“It’s pretty unfortunate that you’re talking to the right guy here because I’ve had to endure one of those conversations,” Jackson said of Meyer having to inform Jones of the change. “It didn’t work out when we made the switch but we waited a little too late I think.”

Of Meyer, Jackson added, “You can tell he has a heavy heart, but at the end of the day he has to do what’s best for the team.”

Rapp tossed out the idea that Jones might want to consider facing reporters just to assure followers of the team that he would be on board with the move.

“If he’s not ready to say that, don’t make him go do that,” Rapp said. “(But) you don’t want to wonder what’s bubbling underneath there. If he can put any of that to rest, and maybe it would help. But it’s still a tough situation. Anyone could see that.”

That prompted Jackson to respond by saying, “Don’t blow the dust off your computer just yet and expect that press conference to happen. Coach Meyer protects these guys like you can’t believe.”

It turned out that Jones played only mop-up duty because Barrett was in total control in the 49-7 win at Rutgers. Much like in the 56-17 victory over the Scarlet Knights last season, Barrett was a wrecking ball with five touchdowns – three in the air and two on the ground. He threw for 223 yards and ran for 101. He also dispersed the ball with aplomb as Ezekiel Elliott, Michael Thomas, Curtis Samuel and Jalin Marshall all joined him in reaching the end zone.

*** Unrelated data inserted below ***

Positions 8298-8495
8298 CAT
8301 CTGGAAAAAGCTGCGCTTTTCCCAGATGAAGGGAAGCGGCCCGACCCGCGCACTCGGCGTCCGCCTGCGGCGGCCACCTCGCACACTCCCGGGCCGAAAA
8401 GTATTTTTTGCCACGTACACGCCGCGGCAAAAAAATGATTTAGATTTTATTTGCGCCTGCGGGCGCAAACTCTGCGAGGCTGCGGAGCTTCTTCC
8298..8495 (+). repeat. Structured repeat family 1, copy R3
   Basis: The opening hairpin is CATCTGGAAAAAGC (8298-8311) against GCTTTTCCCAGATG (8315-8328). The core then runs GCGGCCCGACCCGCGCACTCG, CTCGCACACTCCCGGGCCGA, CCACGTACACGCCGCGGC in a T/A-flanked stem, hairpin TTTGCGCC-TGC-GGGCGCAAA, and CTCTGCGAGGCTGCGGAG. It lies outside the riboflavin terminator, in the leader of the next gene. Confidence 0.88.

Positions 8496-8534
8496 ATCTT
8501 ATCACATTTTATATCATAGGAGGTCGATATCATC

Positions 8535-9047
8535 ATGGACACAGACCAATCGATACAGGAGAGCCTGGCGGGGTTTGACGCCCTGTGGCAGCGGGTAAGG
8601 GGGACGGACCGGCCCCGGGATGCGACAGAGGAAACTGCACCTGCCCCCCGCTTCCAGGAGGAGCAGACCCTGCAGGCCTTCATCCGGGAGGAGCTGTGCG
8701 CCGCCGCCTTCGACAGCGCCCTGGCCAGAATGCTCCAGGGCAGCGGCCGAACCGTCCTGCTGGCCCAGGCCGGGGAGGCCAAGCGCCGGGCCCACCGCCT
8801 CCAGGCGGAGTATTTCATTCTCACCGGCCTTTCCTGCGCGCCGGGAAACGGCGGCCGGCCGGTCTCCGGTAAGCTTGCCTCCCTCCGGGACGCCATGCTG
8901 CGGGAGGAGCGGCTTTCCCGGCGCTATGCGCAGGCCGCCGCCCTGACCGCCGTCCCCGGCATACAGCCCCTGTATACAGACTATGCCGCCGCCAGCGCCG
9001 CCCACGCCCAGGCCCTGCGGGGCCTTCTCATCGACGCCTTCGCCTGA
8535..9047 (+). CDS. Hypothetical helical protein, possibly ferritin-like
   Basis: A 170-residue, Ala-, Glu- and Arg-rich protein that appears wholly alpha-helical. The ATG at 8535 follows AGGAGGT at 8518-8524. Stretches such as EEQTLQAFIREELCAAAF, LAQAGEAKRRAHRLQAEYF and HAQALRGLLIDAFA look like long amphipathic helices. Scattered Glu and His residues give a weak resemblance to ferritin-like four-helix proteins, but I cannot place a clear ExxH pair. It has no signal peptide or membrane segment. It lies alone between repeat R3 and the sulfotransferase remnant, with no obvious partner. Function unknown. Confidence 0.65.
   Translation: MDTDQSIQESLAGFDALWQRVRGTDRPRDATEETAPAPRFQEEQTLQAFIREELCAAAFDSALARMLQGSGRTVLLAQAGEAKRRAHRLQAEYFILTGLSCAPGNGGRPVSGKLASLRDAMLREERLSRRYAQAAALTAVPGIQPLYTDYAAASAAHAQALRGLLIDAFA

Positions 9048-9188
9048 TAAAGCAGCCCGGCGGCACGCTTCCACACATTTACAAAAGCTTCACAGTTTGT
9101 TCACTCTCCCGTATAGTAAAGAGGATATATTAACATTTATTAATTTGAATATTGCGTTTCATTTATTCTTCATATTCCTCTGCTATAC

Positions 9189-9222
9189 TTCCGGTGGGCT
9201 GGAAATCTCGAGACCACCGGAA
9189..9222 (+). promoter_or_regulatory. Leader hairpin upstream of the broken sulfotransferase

Afterward, the praise came far and wide, starting with Meyer.

“I think he’s in full swing now,” the head coach said.

On “Bucksline,” Jackson pointed out the Buckeyes already were on a good arc.

“Right now this team’s as good as it was at this point last year, maybe better,” he said. “The challenge is the expectation.”

Those lofty expectations just rose some more after OSU’s total domination at High Points Solutions Stadium.

Since this column is called The Ruckus, you can hear the full back-and-forth of the “Bucksline” conversation by clicking the link below and going to McCoy’s Sports Blog: